When Texas Instruments announced that it would introduce a 4K chip next year Nancy Fares, TI’s manager of DLP Cinema, made a point of emphasizing that the company has said for a long time that, “There’s nothing to keep us from doing 4K except timing and the market.” Fares continues to stress both the success of 2K versus 4K and that TI has no intention of abandoning 2K technology as a viable option. When projecting 3D, she says, “We have more pixels in 2K than 4K projectors do. Our 4K is not a replacement for 2K. It’s an option for 4K for exhibitors to use on big screens. We will continue to innovate in both areas.” She called offering a choice, “The reality the industry deserves.”

Making a case for offering choices is sensible for Texas Instruments and its OEM partners if only for the fact that, for now at least, Sony seems to be sticking to its 4K guns and has no plans to introduce a 2K projector.

Gary Johns, vice president, Digital Cinema Systems Division, Sony Electronics, says, “Sony has always maintained that 4K is the right choice for digital cinema, and that fact continues to be embraced by both exhibitors and studios. The adoption of 4K technology now by other companies is just further endorsement of the position to which Sony dedicated its financial and technology investments five years ago.”

He says that, “4K technology is still the most effective foundation for a digital cinema system, with a noticeable improvement in picture quality. It allows exhibitors to future-proof their operations for the expanding number of 4K motion picture releases. It gives theatres the flexibility for high-quality 2D playback as well as the increasingly important ability to display spectacular 3D releases. It is also capable of displaying 2K content better than 2K projectors. Sony has no plans to offer a 2K-only projector for digital cinema.”

For market leader Christie the move to 4K seems to an inevitable step in the ongoing evolution of the digital cinema era. Jack Kline, Christie’s president and COO, says, “The industry told us they could see no difference between 2K and 4K projection on screens of 40 feet and smaller, the standard in exhibition. But – in some cases – exhibitors said they would prefer higher resolution. We listened to our customers.”

Nevertheless, he says, “We still believe that DLP 2K will continue to be the dominant platform in theatres.”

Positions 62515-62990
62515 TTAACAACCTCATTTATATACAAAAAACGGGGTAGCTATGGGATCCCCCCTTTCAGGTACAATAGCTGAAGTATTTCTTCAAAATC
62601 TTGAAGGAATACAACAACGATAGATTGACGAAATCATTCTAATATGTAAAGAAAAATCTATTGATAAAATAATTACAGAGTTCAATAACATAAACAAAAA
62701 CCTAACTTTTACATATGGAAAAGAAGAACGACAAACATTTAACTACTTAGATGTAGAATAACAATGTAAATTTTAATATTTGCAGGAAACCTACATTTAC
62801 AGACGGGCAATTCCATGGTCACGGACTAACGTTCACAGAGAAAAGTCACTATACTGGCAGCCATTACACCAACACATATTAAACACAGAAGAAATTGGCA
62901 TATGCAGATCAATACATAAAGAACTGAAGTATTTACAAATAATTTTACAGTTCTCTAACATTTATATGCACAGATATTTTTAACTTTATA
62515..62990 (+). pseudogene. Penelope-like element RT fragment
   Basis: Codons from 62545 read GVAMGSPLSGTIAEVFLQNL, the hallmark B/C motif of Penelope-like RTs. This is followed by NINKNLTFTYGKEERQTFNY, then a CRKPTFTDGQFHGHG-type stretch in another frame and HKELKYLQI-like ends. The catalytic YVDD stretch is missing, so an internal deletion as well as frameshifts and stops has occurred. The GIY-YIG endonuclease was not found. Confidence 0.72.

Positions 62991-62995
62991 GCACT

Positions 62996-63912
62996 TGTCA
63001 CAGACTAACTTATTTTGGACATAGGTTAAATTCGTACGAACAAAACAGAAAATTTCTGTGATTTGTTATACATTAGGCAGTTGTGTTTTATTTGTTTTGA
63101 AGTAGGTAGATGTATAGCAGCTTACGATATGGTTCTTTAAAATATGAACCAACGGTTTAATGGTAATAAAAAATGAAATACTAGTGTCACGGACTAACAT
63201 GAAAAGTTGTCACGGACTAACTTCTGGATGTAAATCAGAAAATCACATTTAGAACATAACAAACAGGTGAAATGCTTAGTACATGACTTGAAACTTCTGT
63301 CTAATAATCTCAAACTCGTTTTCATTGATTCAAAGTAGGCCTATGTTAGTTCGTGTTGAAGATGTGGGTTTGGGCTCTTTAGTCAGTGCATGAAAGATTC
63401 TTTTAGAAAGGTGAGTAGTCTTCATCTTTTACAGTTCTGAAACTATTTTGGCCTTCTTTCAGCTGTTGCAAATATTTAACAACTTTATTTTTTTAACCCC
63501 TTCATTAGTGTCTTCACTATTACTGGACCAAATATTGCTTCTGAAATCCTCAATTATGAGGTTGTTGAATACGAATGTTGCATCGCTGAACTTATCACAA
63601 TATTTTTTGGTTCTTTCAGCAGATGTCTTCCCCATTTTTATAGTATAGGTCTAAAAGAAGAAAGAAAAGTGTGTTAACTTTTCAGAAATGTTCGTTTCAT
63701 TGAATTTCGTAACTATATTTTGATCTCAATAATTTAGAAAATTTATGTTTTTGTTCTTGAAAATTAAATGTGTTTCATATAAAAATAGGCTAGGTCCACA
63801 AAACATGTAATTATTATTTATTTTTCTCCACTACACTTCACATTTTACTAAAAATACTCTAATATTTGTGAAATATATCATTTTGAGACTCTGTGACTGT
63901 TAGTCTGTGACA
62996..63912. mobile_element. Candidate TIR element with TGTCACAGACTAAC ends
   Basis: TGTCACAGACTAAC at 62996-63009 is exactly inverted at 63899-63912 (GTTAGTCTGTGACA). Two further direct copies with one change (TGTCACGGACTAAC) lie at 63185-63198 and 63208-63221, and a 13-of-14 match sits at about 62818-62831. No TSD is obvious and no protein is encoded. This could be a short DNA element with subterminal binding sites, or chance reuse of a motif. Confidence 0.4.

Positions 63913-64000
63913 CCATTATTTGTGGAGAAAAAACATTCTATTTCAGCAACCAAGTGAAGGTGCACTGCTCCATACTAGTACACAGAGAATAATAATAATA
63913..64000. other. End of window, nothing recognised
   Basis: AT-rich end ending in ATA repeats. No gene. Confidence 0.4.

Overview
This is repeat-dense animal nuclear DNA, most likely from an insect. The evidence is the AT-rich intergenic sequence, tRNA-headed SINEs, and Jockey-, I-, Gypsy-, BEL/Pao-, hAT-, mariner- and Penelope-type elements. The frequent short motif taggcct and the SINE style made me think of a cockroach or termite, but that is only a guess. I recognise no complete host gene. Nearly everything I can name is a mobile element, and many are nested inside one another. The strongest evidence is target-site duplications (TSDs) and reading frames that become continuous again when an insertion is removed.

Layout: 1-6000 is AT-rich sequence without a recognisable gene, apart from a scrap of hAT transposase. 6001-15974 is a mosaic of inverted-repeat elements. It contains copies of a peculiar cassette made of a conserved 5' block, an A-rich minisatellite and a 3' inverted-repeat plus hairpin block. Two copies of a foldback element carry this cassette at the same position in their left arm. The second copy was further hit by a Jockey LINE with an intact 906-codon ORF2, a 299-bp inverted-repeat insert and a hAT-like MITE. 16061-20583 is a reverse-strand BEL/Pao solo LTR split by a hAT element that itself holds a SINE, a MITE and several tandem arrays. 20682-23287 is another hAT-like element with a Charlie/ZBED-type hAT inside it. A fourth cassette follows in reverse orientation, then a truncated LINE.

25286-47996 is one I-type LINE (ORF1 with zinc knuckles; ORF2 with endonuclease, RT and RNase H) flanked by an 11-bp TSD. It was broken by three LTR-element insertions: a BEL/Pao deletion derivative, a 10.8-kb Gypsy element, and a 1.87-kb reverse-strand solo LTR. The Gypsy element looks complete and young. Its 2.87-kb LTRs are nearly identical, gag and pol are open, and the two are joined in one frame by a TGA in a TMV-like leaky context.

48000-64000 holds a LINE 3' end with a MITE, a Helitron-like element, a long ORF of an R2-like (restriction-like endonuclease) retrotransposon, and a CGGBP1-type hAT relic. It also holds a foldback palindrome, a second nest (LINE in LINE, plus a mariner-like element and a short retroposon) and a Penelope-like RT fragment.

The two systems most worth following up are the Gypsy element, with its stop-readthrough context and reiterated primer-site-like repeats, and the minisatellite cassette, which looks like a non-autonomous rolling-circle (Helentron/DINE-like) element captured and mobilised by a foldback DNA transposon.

The lone holdout – at least for now – among the three OEMs for Texas Instruments has been NEC, which has so far made no announcement one way or the other about 4K.

Jim Reisteter, NEC’s general manager of digital cinema, says as a matter of corporate philosophy NEC believes in listening to customers first. Reisteter says he has spent the summer talking with customers and prospects to gauge their interest in 4K. Prior to this summer no one had ever even mentioned the subject of 4K to him and, while some have done so recently, he attributes this to all of the publicity generated by the recent announcements. He says he still hasn’t seen a groundswell of demand for a move up from 2K.

“We really don’t rush to market [with new technology],” Reisteter says. “I’ve been listening to customers and their main question for 2K or 4K is still: ‘Where is the money going to come from?’”

That is the sentiment I got from the exhibitors I spoke with about the issue. None of them wanted to speak on the record because they have relationships with many manufacturers and don’t want to be seen as taking sides.

One industry veteran, whose entire small chain has been 2K digital for years, was typical. He didn’t want his name used in this article but he had plenty to say and summed the situation up beautifully:

“I think all these announcements are just meant to keep their hats in the ring. As we both know, anyone can craft a press release. But given the sudden about face of TI’s position on it, I would question their ability to deliver. Separately, Sony is cutting back production and it remains to be seen if they can deliver at the pace required on their existing contracts. The presentation difference presently doesn’t justify the expense. Additionally, until the Studios see the need to spend more producing a 4K version, they probably won’t be big supporters. 4K will probably be in our future somewhere, but prices will have come down beforehand. I think price is the final arbiter. 4K is 2K prices.”

Source: Digital Cinema Report